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Int J Qual Health Care. 2018 Jul 1;30(6):416-422. doi: 10.1093/intqhc/mzy045.

Team dynamics within quality improvement teams: a scoping review.

Author information

Faculty of Medicine, Department of Occupational Science and Occupational Therapy, University of Toronto, Toronto, Ontario, Canada.
Centre for Interprofessional Education, University of Toronto/University Health Network, Toronto, Ontario, Canada.
Cross-Appointed Researcher, Wilson Centre for Research in Education, University Health Network/University of Toronto, Toronto, Ontario, Canada.
Faculty of Medicine, Department of Physical Therapy, Toronto, Ontario, Canada.
Institute of Health Policy, Management and Evaluation , Dalla Lana School of Public Health, Toronto, Ontario, Canada.



This scoping review examines what is known about the processes of quality improvement (QI) teams, particularly related to how teams impact outcomes. The aim is to provide research-informed guidance for QI leaders and to inform future research questions.

Data sources:

Databases searched included: MedLINE, EMBASE, CINAHL, Web of Science and SCOPUS.

Study selection:

Eligible publications were written in English, published between 1999 and 2016. Articles were included in the review if they examined processes of the QI team, were related to healthcare QI and were primary research studies. Studies were excluded if they had insufficient detail regarding QI team processes.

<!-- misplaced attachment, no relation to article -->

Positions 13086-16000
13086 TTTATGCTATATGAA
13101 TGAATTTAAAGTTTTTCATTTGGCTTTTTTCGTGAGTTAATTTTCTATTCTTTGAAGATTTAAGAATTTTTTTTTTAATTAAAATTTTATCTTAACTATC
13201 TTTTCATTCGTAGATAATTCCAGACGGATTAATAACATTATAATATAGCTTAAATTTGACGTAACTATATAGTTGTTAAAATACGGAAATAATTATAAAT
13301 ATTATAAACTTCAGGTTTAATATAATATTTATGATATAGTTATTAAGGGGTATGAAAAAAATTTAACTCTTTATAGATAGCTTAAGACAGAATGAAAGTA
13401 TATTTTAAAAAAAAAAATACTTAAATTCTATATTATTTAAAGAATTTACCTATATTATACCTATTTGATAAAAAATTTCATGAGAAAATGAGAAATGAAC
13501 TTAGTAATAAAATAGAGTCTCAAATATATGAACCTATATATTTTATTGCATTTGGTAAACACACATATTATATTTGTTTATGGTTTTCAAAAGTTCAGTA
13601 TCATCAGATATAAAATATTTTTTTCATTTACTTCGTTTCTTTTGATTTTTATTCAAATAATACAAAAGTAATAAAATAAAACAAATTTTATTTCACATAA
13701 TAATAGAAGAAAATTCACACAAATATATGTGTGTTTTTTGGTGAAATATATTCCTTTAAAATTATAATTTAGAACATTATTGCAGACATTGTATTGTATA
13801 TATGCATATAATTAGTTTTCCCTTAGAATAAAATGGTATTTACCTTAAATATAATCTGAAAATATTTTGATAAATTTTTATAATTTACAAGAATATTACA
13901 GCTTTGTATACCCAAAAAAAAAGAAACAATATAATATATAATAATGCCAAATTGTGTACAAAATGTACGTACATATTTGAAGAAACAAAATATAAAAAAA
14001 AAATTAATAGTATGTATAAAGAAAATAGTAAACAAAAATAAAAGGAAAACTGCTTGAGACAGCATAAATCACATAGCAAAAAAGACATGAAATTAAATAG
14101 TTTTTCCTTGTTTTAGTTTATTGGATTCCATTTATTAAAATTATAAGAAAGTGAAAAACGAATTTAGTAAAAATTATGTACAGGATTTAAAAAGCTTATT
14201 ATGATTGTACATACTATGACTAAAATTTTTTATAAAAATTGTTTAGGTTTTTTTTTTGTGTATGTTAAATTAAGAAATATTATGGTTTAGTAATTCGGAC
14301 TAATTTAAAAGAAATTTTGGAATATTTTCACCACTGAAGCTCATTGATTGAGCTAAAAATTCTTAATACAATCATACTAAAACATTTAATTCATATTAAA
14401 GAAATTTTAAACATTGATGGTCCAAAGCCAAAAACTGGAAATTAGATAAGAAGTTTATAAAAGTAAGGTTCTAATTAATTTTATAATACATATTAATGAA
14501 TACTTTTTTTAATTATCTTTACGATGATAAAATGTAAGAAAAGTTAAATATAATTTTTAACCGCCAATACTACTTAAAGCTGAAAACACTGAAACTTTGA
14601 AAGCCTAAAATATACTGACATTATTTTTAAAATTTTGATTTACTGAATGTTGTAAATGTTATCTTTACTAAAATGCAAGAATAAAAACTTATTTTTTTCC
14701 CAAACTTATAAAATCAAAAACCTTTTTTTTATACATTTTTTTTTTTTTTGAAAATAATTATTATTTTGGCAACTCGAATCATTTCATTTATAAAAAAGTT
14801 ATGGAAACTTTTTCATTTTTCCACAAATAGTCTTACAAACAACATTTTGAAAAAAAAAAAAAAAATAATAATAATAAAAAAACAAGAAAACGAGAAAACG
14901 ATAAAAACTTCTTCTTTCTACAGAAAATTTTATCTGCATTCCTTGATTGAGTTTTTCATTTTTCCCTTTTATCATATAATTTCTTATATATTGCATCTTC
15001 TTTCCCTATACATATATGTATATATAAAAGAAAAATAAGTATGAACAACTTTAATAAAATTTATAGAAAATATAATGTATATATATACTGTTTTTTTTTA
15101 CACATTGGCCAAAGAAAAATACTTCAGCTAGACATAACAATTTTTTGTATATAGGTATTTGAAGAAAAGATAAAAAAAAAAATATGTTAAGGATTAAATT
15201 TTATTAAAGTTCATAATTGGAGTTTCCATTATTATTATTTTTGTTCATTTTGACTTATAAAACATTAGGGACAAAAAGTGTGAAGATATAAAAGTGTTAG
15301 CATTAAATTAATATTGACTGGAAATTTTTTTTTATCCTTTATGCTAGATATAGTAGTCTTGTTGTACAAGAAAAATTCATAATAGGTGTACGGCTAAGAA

Data extraction:

Descriptive detail extracted included: authors, geographical region and health sector. The Integrated (Health Care) Team Effectiveness Model was used to synthesize findings of studies along domains of team effectiveness: task design, team process, psychosocial traits and organizational context.

Results of data synthesis:

Over two stages of searching, 4813 citations were reviewed. Of those, 48 full-text articles are included in the synthesis. This review demonstrates that QI teams are not immune from dysfunction. Further, a dysfunctional QI team is not likely to influence practice. However, a functional QI team alone is unlikely to create change. A positive QI team dynamic may be a necessary but insufficient condition for implementing QI strategies.


Areas for further research include: interactions between QI teams and clinical microsystems, understanding the role of interprofessional representation on QI teams and exploring interactions between QI team task, composition and process.

[Indexed for MEDLINE]

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